The St Germain area is quite bohemian – take a stroll along the main Boulevard St Germain and you’ll see dozens of famous cafés that were once haunts for the literary-minded. Café Flore, place of the ridiculously-priced Chocolat Chaud, has a great little conservatory out front where you can sit and people-watch, and Les Deux Magots next-door is equally charming.
The staff at Le Placide were charming at all times, the night-time concierge booked a table for me at a nearby restaurant and didn’t grumble or roll his eyes when I wanted to change my reservation time. Twice. For dinner I went to l’Epi Dupin, which was literally on the very next street. L’Epi Dupin has received great reviews and appears in a number of well-respected guides and so I couldn’t quite believe my luck when it happened to be so close!
The evening menu is €33 for three courses, which isn’t a ridiculous amount, and the food is indeed excellent. The house wine is well-priced and very good, and I came away having spent under €50 including tip. I ate an amazing confit of duck, and some very fine roasted figs with homemade ice-cream. My only criticism was that I felt very rushed; my starter came within 10 minutes of my sitting down and my main course arrived the moment that I placed down my knife and fork on my empty starter plate. Perhaps it was because I was dining alone and they thought that I might like to get out of there as fast as possible; but I don’t see why they would have thought that – I gave every indication that I was happy to sit and read and soak up the atmosphere! Anyway, just to annoy them, as is my way, I ordered a couple of extra glasses of wine and sipped them slowly. Ha!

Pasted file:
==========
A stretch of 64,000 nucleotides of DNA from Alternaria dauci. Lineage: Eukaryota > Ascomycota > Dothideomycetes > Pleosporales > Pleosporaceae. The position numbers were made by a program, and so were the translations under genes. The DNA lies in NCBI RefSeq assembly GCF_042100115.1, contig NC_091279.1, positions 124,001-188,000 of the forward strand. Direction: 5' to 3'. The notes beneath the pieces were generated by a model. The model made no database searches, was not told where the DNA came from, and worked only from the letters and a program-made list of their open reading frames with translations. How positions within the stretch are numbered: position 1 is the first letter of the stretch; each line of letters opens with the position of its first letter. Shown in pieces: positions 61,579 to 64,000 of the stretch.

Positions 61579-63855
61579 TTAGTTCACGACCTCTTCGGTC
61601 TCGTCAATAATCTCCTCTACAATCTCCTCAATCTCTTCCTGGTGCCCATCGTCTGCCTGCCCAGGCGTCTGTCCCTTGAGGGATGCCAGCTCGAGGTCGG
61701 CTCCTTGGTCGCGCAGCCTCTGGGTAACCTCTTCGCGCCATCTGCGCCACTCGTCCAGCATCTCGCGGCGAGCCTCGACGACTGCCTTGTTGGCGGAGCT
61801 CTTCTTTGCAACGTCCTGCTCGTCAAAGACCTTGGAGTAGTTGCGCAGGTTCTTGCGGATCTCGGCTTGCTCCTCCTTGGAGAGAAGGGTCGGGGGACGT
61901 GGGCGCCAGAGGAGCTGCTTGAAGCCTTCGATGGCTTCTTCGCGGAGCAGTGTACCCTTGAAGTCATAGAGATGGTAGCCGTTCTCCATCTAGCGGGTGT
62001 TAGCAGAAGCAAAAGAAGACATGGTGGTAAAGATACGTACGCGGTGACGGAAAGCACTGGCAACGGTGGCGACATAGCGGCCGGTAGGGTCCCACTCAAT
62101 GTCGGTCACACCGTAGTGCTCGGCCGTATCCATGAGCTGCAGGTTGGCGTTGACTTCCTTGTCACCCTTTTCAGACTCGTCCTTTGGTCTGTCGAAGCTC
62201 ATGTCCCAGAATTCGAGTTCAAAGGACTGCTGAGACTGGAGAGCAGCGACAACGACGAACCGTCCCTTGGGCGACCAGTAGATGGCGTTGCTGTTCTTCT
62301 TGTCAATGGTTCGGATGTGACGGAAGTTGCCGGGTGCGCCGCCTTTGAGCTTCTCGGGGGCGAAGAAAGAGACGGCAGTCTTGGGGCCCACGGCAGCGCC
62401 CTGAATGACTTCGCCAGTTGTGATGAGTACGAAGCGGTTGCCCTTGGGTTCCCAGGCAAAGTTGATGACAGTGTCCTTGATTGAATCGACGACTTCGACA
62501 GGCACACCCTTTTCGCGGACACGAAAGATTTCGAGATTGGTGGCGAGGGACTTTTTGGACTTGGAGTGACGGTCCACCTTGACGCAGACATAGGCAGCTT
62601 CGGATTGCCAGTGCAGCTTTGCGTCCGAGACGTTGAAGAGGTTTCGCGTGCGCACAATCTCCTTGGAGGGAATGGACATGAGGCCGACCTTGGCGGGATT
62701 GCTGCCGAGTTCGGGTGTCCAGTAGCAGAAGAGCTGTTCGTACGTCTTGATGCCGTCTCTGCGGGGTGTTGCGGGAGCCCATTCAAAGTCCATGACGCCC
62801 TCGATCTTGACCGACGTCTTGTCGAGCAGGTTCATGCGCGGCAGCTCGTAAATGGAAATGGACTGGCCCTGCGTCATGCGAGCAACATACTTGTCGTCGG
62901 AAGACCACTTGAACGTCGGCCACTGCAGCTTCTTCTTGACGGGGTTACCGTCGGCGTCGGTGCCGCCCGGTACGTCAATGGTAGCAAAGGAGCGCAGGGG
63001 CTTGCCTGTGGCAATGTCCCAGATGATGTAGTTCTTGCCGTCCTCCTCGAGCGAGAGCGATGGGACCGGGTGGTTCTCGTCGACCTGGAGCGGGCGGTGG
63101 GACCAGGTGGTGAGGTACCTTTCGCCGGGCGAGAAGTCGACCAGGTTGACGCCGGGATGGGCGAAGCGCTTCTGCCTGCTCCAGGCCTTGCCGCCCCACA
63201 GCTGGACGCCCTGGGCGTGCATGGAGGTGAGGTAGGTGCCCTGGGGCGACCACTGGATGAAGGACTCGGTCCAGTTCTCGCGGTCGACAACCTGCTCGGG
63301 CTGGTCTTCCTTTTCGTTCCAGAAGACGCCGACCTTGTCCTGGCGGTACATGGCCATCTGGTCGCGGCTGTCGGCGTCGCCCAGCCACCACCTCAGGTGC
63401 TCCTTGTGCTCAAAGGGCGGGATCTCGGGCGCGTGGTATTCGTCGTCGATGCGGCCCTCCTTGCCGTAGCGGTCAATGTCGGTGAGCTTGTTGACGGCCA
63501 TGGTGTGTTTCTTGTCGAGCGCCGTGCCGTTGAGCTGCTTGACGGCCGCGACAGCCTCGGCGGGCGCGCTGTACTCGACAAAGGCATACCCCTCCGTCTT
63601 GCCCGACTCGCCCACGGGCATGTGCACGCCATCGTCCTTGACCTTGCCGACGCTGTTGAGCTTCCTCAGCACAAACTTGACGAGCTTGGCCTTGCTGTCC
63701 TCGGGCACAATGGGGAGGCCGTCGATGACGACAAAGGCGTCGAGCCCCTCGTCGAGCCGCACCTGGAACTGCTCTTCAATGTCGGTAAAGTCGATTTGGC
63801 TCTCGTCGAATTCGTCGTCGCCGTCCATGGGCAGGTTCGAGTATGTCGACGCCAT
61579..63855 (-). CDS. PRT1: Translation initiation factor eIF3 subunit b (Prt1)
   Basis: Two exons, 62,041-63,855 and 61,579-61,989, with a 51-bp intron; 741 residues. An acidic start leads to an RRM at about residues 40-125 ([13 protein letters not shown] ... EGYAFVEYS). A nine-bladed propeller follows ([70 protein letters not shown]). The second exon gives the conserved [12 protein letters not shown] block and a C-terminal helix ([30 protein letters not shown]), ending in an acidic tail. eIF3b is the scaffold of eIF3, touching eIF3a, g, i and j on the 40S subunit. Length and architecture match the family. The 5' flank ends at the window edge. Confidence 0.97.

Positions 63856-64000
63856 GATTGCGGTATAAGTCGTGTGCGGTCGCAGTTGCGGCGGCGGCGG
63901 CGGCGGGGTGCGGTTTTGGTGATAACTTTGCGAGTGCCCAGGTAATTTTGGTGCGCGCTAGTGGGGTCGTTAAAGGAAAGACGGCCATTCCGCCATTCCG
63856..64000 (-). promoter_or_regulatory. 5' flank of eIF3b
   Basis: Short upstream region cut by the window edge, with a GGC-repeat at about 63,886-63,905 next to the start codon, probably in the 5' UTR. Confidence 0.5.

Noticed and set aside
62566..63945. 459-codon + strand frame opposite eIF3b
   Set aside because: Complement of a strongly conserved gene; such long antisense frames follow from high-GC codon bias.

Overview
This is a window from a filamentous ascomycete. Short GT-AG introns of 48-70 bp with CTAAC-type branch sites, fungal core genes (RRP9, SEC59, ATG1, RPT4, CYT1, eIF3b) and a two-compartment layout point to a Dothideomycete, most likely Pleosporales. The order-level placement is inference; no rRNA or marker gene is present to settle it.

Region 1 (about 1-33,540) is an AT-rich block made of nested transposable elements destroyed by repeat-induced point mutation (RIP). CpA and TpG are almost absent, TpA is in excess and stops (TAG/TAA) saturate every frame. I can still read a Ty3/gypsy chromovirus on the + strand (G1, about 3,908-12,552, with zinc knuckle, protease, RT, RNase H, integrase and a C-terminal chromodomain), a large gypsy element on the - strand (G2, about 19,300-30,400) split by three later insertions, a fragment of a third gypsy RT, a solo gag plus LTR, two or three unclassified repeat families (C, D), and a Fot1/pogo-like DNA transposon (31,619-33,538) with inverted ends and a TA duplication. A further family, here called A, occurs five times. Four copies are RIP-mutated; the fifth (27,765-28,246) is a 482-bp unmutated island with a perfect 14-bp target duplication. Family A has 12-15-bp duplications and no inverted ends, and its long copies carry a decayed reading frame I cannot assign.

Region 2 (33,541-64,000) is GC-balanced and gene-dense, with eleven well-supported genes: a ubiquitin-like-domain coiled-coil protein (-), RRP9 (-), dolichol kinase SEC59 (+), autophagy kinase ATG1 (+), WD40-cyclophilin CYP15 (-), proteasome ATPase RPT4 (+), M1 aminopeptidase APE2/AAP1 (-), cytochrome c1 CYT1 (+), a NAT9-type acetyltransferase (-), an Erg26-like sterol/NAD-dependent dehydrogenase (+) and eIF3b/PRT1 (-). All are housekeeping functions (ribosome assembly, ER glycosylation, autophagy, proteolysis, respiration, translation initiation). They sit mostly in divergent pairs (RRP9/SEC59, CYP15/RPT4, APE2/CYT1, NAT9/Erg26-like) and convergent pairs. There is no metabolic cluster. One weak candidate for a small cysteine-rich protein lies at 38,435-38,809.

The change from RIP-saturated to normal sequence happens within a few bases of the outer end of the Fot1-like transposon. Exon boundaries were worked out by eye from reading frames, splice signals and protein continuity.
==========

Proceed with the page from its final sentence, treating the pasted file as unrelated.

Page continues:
Back at the hotel, I ran myself a bath and read my Paris Top 10 Guidebook, trying to work out a route to Versailles the next day, where I was visiting the Spa Caudalie at Les Etangs de Corot. The hotel was quiet, I couldn’t hear any traffic noise from the street and no slamming of doors or noisy guests. Which is always my biggest fear in a hotel – if it’s noisy, I simply can’t relax!
Overall, I found Le Placide to be utterly charming. I nearly had a heart-attack though when I opened the wardrobe and saw a little card on top of the minibar with the ‘rack rate’ for the suite printed upon it – €390! Now I know that hotels in Paris are notoriously expensive, and this room was a cut above most in terms of size, but €390 is a colossal amount! Luckily, the ‘rack rate’ is just the maximum price that a room would fetch, and in these days of hotel booking sites it would be very rare that you would ever pay that rate.
The rate for my Junior Suite started at around the €200 mark on Mr and Mrs Smith (my beloved boutique and luxury hotel site that I spend my life perusing) which is actually incredibly good value for a luxury hotel room of this size in Paris. I have paid €150 for an absolutely dire room in an awful area before now, so if you can grab a room at Le Placide for under €250 then you’re laughing!
It’s easy to reach Le Placide from Gard du Nord (where the Eurostar terminates) – just hop on the Metro Line 4 (dark purple line on the plan) and take it all the way down to St-Placide. The journey will cost you €1.70 and it’s a very short walk to Le Placide once you get above ground. You can hop in a taxi, but the queues at Gard du Nord are infamously long, and I promise you that the Metro is quicker. And a fraction of the price. Take it from someone who knows!
Le Placide can be booked online; if you haven’t yet succumbed to the joys of Mr and Mrs Smith’s website here, then you don’t know what you’re missing! For a little video of Room 21 at the hotel, click here.